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WICID Inaugural Lecture: Neither Settler Nor Native - Mahmood Mamdani

WICID Inaugural Lecture: Neither Settler Nor Native - Mahmood Mamdani

Date(s) - 03/31/2021
4:00 am - 5:30 am

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Mahmood Mamdani – Neither Settler nor Native: The Making and Unmaking of Permanent Minorities

About this Event

Making the radical argument that the nation-state was born of colonialism, this book calls us to rethink political violence and reimagine political community beyond majorities and minorities.

In this genealogy of political modernity, Mahmood Mamdani argues that the nation-state and the colonial state created each other. In case after case around the globe—from the New World to South Africa, Israel to Germany to Sudan—the colonial state and the nation-state have been mutually constructed through the politicization of a religious or ethnic majority at the expense of an equally manufactured minority.

The model emerged in North America, where genocide and internment on reservations created both a permanent native underclass and the physical and ideological spaces in which new immigrant identities crystallized as a settler nation. In Europe, this template would be used by the Nazis to address the Jewish Question, and after the fall of the Third Reich, by the Allies to redraw the boundaries of Eastern Europe’s nation-states, cleansing them of their minorities. After Nuremberg the template was used to preserve the idea of the Jews as a separate nation. By establishing Israel through the minoritization of Palestinian Arabs, Zionist settlers followed the North American example. The result has been another cycle of violence.

Neither Settler nor Native offers a vision for arresting this historical process. Mamdani rejects the “criminal” solution attempted at Nuremberg, which held individual perpetrators responsible without questioning Nazism as a political project and thus the violence of the nation-state itself. Instead, political violence demands political solutions: not criminal justice for perpetrators but a rethinking of the political community for all survivors—victims, perpetrators, bystanders, beneficiaries—based on common residence and the commitment to build a common future without the permanent political identities of settler and native. Mamdani points to the anti-apartheid struggle in South Africa as an unfinished project, seeking a state without a nation.

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Speaker Biographies:

  • Dr Mahmood Mamdani is the Herbert Lehman Professor of Government and Professor of Anthropology and of Middle Eastern, South Asian, and African Studies (MESAAS) at Columbia University and Director of the Makerere Institute of Social Research in Kampala. He is the author of Neither Settler nor Native, Citizen and Subject, and When Victims Become Killers.
  • Dr Teodora Todorova is an independent researcher and a teaching fellow based in The Department of Sociology at the University of Warwick. Her research is concerned with grassroots activism and transnational civil society responses to gendered and racialised power and state violence. She has worked on gendered violence and post-conflict reconciliation in Bosnia-Herzegovina, and on solidarity and decolonial activism in Palestine-Israel. Dr Todorova is the chair of the subcommittee on Pedagogy and Outreach of the British Society of Middle Eastern Studies (BRISMES). In her forthcoming book, Decolonial Solidarity in Palestine-Israel: Settler Colonialism and Resistance From Within, Dr Todorova extends the framework of settler colonial studies beyond scholarly analysis and into the realm of activist practice by evaluating how decolonial solidarity has shaped, and been influenced by, the writings of both Palestinian and Israeli theorists. The book shows that new forms of civil society activism, bringing together Palestinian and Israeli activists, can rejuvenate the resistance to occupation and the Israeli state’s growing authoritarianism.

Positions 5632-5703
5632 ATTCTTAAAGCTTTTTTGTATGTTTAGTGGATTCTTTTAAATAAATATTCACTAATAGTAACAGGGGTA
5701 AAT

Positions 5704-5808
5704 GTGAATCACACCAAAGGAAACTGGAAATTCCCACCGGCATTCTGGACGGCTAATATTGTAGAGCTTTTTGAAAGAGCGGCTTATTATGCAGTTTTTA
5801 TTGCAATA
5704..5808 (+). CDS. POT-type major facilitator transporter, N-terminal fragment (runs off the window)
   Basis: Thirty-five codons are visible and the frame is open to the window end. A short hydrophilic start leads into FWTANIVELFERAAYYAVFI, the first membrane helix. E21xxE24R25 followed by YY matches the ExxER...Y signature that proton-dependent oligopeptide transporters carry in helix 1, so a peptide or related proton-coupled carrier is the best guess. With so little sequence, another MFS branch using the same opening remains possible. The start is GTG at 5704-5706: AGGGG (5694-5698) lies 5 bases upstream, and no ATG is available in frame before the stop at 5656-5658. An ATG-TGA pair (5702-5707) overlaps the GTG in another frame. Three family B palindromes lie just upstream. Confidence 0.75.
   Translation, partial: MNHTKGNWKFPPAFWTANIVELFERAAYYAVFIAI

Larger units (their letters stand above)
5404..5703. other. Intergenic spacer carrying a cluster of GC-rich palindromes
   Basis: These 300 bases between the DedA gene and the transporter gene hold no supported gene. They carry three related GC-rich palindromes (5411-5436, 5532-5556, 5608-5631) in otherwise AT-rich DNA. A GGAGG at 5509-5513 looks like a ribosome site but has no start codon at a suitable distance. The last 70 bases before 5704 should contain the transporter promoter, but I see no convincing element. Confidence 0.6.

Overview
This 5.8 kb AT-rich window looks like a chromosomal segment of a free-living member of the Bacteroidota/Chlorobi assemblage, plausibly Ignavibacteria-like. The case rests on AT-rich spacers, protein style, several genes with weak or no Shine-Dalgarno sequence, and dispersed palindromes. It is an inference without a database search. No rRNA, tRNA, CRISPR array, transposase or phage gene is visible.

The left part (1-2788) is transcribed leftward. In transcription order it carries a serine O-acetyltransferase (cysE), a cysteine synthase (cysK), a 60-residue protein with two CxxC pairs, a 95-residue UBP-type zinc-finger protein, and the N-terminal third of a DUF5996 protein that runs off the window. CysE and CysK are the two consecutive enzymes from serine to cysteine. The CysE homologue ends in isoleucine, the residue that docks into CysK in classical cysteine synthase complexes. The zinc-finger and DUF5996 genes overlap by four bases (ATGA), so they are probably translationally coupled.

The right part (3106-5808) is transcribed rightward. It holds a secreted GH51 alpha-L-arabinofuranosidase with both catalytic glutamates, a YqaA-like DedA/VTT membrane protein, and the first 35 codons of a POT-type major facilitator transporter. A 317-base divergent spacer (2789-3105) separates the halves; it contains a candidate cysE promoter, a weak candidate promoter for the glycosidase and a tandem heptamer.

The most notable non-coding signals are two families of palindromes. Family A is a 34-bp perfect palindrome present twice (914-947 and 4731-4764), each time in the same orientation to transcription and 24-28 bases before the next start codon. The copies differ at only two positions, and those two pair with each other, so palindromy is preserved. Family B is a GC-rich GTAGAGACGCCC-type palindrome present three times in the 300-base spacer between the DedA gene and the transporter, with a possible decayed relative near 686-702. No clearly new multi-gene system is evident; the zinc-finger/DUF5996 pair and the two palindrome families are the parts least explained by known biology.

• Dr Randolph B. Persaud is Associate Professor of International Relations at the School of Int’l Service, American University, Washington D.C. He works on race and IR, critical political economy, human security, migration, and the Caribbean. His is author of Counter-Hegemony and Foreign Policy; co-editor of Race, Gender, and Culture in International Relations, 2018Violence and the Third World in International Relations, 2019. He has also published in Alternatives, Third World Quarterly, Cambridge Review of International Affairs, Globalizations, Race and Class, Latin American Politics and Society; Connecticut Journal of International Law, Millennium; Journal of Diplomacy and International Relations; Korea Review of International Studies, Foreign Policy, Journal of Narrative Politics, and Transatlantic Puzzle, among others. Dr. Persaud has also co-edited three special issues, the first with R.B.J. Walker – Race and International Relations – published 20 twenty ago this year.
  • Dr Briony Jones is Associate Professor of International Development at the Politics and International Studies Department of the University of Warwick, and Deputy Director of the Warwick Interdisciplinary Research Centre for International Development. Working at the intersection between research, policy and practice she is also an Associate Senior Researcher of swisspeace and regularly collaborates with international organisations in the fields of development, justice and human rights. Her research specialises in the politics of societies following large scale violations of human rights and in particular on citizenship, justice, reconciliation, and the politics of knowledge.

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